Lecture 75 - The Grand Synthesis

Lecture 75 - The Grand Synthesis

Let's review our progress, and try to put all the pieces of this course together in a neat package.

We started by returning to a major theme of Chapter 2: enriched categories. We saw that enriched functors between these were just a special case of something more flexible: enriched profunctors. We saw some concrete applications of these, but also their important theoretical role.

Simply put: moving from functors to profunctors is completely analogous to moving from functions to matrices! Thus, introducing profunctors gives category theory some of the advantages of linear algebra.

Recall: a function between sets

[ f \colon X \to Y ]

can be seen as a special kind of \(X \times Y\)-shaped matrix

[ \phi \colon X \times Y \to \mathbb{R} ]

namely one where the matrix entry \(\phi(x,y) \) is \(1\) if \(y = f(x)\), and \(0\) otherwise. In short:

[ \phi(x,y) = \delta_{f(x), y} ]

where \(\delta\) is the Kronecker delta. Composing functions then turns out to be a special case of multiplying matrices. Here I'm using \(\mathbb{R}\) because most of you have seen matrices of real numbers, but we could equally well use \(\mathbf{Bool} = \lbrace \texttt{true}, \texttt{false} \rbrace \), and get matrices of truth values, which are just relations. Matrix multiplication has the usual composition of relations as a special case!

Similarly, a \(\mathcal{V}\)-enriched functor

[ F \colon \mathcal{X} \to \mathcal{Y} ]

can be seen a special kind of \(\mathcal{V}\)-enriched profunctor

[ \Phi \colon \mathcal{X}^{\text{op}} \times \mathcal{Y} \to \mathcal{V} ]

namely the 'companion' of \(F\), given by

[ \Phi(x,y) = \mathcal{V}(F(x), y) .]

This is a fancier relative of the Kronecker delta! For matrices of booleans \( \delta_{f(x), y} = \texttt{true}\) iff \(f(x) = y\), but \( \mathcal{V}(F(x), y) = \texttt{true}\) iff \(f(x) \le y \).

The analogy is completed by this fact: the formula for composing enriched profunctors is really just matrix multiplication written with less familiar symbols:

[ (\Psi\Phi)(x,z) = \bigvee_{y \in \mathrm{Ob}(\mathcal{Y})} \Phi(x,y) \otimes \Psi(y,z). ]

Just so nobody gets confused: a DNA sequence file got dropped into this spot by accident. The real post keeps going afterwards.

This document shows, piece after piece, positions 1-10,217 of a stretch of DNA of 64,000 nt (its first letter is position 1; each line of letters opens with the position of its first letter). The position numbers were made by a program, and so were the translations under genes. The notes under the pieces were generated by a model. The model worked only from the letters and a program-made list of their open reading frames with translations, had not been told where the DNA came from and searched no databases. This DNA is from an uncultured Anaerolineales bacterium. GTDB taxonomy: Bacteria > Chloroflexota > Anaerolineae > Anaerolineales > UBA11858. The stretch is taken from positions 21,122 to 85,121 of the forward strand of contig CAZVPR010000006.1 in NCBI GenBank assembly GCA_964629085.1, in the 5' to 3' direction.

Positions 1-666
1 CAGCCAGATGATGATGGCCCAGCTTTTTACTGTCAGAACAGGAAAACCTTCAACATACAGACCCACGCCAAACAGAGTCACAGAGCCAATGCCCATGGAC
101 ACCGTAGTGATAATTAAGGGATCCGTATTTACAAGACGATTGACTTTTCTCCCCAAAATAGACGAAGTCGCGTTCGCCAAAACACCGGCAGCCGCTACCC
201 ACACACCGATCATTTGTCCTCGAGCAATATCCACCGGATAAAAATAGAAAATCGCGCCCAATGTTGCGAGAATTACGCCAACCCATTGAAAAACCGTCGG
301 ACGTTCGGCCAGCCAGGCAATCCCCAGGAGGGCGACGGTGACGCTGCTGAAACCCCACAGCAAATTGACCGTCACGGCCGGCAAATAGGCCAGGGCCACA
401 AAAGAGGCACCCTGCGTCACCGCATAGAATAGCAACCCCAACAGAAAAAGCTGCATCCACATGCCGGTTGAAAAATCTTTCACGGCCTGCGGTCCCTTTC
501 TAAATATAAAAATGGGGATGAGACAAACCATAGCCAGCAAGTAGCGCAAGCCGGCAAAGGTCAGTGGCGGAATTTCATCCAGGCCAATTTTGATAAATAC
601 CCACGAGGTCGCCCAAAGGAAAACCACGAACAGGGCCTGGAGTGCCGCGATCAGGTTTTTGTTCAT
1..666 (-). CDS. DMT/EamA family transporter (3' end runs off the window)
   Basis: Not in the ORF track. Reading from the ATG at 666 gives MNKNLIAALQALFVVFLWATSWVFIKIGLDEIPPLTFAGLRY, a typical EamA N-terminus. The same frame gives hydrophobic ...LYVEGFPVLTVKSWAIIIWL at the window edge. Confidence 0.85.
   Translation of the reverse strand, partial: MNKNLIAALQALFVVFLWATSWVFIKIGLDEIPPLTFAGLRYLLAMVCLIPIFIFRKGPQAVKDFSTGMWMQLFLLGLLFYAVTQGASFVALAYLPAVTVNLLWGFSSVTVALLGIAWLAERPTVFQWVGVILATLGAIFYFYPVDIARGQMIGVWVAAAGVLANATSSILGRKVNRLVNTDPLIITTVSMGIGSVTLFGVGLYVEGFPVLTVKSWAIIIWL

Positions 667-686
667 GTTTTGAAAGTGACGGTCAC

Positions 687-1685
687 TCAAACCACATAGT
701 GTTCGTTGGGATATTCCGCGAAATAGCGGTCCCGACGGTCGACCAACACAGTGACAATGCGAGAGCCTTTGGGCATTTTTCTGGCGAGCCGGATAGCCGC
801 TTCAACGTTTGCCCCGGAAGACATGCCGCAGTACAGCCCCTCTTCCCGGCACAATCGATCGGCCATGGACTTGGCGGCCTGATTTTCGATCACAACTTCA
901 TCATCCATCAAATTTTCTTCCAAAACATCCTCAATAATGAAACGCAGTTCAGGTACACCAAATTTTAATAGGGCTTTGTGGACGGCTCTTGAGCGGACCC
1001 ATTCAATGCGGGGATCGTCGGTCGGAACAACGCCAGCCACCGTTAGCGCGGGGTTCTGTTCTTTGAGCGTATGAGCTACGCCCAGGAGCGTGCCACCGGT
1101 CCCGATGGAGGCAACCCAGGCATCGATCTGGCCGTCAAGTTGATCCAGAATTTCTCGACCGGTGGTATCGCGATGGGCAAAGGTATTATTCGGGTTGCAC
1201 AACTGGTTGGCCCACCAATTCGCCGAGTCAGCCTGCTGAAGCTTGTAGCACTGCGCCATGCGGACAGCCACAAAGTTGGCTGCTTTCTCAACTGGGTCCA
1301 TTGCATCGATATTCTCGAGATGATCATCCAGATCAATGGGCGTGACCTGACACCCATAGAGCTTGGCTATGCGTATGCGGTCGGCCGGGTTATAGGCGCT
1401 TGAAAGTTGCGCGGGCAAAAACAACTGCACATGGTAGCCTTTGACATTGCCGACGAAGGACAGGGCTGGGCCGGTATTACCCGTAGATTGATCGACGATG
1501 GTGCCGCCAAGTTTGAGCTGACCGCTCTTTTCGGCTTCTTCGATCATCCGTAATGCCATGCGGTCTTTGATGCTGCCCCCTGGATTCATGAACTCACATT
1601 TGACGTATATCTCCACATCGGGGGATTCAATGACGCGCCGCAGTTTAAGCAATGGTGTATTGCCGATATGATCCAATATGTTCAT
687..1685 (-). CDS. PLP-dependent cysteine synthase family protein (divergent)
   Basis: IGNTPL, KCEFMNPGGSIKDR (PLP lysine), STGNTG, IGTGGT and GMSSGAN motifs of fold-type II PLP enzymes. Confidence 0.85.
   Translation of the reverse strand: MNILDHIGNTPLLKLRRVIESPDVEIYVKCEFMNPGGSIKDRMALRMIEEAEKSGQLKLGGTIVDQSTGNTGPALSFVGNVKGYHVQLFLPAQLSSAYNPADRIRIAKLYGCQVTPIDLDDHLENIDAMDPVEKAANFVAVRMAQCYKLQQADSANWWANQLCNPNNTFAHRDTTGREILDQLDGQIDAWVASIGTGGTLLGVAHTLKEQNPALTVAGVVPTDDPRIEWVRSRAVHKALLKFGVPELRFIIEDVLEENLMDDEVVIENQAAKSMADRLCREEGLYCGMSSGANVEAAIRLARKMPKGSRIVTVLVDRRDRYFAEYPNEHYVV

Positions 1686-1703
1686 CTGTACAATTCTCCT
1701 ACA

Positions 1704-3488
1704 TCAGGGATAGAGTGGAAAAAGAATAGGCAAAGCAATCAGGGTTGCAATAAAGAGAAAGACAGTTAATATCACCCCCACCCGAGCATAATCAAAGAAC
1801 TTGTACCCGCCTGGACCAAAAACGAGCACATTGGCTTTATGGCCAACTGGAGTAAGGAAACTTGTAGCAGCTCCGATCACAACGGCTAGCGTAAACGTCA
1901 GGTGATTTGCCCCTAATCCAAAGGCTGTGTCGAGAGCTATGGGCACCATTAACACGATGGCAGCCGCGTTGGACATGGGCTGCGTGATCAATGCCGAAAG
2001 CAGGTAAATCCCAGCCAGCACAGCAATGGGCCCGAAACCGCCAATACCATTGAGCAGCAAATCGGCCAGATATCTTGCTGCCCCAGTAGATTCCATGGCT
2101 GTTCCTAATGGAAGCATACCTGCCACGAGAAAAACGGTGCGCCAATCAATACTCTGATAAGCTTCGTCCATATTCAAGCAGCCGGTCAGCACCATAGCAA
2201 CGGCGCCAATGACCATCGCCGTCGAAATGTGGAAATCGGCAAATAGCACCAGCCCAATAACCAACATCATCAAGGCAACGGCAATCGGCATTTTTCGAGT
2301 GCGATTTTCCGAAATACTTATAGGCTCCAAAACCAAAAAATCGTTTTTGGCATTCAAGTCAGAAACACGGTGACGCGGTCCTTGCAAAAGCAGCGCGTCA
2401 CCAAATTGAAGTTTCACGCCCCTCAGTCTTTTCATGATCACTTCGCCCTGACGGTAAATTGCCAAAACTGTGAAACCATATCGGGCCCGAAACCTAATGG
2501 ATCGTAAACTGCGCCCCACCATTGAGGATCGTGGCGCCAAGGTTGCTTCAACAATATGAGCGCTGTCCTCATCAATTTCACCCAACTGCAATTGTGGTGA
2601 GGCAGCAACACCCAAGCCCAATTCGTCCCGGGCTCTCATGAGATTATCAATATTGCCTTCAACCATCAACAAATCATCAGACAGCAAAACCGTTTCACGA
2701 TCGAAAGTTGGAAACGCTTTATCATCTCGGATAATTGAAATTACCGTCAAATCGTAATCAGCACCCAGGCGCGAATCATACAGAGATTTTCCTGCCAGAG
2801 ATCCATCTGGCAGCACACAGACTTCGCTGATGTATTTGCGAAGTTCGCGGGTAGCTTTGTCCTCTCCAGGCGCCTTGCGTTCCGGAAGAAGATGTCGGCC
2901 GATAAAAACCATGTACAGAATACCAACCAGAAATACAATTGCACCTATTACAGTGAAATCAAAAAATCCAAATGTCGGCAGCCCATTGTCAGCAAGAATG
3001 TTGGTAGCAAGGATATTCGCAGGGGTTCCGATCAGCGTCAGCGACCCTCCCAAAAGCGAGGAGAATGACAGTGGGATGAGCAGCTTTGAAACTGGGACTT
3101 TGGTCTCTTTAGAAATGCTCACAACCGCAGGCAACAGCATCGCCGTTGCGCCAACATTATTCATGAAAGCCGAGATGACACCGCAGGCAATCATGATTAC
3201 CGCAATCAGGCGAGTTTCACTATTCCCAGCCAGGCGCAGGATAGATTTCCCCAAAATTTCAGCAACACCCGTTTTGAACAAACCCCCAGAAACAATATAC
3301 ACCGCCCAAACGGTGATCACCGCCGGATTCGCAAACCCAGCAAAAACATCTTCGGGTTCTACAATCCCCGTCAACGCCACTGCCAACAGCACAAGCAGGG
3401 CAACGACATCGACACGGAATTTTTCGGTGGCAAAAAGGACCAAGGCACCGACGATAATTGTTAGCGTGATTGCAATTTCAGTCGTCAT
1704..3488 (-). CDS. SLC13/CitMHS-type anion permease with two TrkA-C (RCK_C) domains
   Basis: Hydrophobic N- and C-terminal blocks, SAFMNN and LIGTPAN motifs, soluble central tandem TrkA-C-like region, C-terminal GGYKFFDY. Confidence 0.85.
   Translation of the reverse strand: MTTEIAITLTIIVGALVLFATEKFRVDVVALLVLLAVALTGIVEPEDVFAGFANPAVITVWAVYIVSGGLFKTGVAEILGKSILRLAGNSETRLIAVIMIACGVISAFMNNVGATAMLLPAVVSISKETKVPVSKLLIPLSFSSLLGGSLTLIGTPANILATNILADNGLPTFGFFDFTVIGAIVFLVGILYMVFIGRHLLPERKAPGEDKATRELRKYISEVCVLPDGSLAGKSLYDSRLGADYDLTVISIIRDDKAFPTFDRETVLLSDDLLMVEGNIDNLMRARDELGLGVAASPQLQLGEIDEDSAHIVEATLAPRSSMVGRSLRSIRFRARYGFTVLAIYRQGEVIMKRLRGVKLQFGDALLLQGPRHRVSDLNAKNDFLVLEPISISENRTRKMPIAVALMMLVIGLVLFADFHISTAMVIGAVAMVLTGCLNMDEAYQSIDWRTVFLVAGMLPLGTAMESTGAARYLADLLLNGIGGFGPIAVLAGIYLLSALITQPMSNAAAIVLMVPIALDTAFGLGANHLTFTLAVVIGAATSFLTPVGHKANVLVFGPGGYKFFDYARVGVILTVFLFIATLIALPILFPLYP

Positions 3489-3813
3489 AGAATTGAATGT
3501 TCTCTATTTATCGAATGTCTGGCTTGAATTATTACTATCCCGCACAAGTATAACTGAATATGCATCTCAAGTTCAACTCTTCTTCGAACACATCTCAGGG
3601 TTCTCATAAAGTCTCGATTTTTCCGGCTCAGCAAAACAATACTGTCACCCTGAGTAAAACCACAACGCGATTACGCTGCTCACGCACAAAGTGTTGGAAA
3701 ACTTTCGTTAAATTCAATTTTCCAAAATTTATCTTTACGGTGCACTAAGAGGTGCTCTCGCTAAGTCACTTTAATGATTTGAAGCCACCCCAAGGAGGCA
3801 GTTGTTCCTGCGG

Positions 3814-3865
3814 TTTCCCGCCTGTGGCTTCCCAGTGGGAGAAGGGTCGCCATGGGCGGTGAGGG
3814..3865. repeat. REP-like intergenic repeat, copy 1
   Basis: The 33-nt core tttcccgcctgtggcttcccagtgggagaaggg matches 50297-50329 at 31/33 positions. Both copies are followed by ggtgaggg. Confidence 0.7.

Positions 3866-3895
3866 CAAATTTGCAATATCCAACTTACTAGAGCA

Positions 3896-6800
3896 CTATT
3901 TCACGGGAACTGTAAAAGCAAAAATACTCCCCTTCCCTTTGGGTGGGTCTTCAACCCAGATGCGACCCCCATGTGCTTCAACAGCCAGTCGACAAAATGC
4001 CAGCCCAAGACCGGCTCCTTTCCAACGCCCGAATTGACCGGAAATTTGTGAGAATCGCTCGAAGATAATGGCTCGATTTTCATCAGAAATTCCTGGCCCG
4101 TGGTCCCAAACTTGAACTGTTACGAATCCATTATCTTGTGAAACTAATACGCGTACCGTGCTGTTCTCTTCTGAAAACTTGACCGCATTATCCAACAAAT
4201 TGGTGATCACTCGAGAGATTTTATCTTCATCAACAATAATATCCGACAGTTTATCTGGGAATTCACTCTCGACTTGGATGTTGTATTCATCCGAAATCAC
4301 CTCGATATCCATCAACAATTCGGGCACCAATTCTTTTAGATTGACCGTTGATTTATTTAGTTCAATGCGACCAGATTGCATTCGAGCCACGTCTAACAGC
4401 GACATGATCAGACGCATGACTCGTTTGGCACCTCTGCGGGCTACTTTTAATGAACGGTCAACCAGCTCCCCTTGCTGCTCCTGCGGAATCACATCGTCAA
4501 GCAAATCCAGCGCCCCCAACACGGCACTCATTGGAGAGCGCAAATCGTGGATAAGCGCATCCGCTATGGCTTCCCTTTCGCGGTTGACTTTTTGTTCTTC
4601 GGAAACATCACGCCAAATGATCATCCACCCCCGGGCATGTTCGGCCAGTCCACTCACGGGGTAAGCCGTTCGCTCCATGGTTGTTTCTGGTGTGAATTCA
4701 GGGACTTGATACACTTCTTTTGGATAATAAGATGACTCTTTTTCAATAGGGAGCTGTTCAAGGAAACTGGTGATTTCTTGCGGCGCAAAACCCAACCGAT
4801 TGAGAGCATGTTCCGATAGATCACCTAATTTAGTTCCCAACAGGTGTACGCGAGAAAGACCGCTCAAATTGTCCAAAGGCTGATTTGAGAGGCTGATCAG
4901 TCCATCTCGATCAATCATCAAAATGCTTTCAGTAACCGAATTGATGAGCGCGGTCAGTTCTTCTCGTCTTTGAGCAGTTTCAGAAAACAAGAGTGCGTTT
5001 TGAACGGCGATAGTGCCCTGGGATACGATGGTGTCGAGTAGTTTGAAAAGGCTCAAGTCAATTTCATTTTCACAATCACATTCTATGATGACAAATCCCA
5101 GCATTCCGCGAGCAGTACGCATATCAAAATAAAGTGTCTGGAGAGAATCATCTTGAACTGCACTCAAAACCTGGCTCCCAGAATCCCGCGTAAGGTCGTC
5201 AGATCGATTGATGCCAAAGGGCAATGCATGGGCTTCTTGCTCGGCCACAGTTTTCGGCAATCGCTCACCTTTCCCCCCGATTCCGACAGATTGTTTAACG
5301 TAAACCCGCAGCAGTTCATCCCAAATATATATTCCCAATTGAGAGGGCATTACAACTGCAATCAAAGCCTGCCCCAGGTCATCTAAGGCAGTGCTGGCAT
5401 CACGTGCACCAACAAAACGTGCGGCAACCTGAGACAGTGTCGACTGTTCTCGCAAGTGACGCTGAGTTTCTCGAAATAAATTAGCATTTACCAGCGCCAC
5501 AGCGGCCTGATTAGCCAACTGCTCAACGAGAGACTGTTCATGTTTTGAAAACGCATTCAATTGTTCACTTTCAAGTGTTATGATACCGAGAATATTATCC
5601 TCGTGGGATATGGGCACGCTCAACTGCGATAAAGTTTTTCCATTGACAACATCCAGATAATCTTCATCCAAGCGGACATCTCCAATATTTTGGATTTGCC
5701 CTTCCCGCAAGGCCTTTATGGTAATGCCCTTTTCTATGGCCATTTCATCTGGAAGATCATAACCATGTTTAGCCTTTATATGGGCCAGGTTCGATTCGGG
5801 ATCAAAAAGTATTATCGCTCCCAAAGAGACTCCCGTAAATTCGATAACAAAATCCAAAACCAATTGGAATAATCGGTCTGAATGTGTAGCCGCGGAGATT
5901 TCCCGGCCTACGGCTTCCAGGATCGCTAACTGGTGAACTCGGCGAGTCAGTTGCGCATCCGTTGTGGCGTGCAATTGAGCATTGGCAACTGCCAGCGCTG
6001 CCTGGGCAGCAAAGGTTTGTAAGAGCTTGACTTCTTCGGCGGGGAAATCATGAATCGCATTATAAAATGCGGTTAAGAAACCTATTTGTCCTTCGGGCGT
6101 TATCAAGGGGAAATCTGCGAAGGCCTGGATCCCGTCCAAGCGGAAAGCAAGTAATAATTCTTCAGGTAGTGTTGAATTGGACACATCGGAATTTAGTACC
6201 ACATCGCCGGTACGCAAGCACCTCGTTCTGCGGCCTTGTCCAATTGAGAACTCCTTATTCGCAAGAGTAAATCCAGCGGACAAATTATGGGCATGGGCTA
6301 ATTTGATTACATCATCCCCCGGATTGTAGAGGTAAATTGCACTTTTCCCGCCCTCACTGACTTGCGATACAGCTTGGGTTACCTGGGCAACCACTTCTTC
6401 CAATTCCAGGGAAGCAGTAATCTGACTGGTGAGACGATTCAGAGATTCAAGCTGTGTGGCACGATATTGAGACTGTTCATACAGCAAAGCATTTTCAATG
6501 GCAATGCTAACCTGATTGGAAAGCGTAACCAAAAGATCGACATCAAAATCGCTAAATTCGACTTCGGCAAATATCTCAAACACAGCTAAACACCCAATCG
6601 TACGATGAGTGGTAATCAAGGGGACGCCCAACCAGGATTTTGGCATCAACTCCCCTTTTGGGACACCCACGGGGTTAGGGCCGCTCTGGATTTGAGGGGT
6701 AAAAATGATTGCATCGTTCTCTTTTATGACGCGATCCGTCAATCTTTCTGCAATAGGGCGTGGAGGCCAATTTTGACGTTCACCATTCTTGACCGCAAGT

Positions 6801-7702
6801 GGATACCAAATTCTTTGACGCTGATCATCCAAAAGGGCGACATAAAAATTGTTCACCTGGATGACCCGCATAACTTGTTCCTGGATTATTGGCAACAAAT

Here \(\bigvee\) plays the role of a sum and \(\otimes\) plays the role of multiplication.

To clarify this analogy, we studied the category \(\mathbf{Prof}_\mathcal{V}\) with


We saw that it was a compact closed category. This means that you can work with morphisms in this category using string diagrams, and you can bend the strings around using caps and cups. In short, \(\mathcal{V}\)-enriched profunctors are like circuits made of components connected by flexible pieces of wire, which we can stick together to form larger circuits.

And while you may not have learned it in your linear algebra class, this 'flexibility' is exactly one of the advantages of linear algebra! For any field \(k\) (for example the real numbers \(\mathbb{R}\)) there is a category \(\mathrm{FinVect}_k\) with


This category is actually equivalent to the category with finite sets as objects and \(k\)-valued matrices as morphisms, where we compose matrices by matrix multiplication. And like \(\mathbf{Prof}_\mathcal{V}\), the category \(\mathbf{Vect}_k\) is compact closed, as I mentioned last time. So, while a function between sets has a rigidly defined 'input' and 'output' (i.e. domain and codomain), a linear map between finite-dimensional vector spaces can be 'bent' or 'turned around' in various ways - as you may have first seen when you learned about the transpose of a matrix.

There's one other piece of this story whose full significance I haven't quite explained yet.

We've seen pairs of adjoint functors, and we've seen 'duals' in compact closed categories. In fact they're closely related! There is a general concept of adjunction that has both of these as special cases! And adjunctions give something all you functional programmers have probably been wishing I'd talk about all along: monads. So I'll try to explain this next time.

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© 2018 John Baez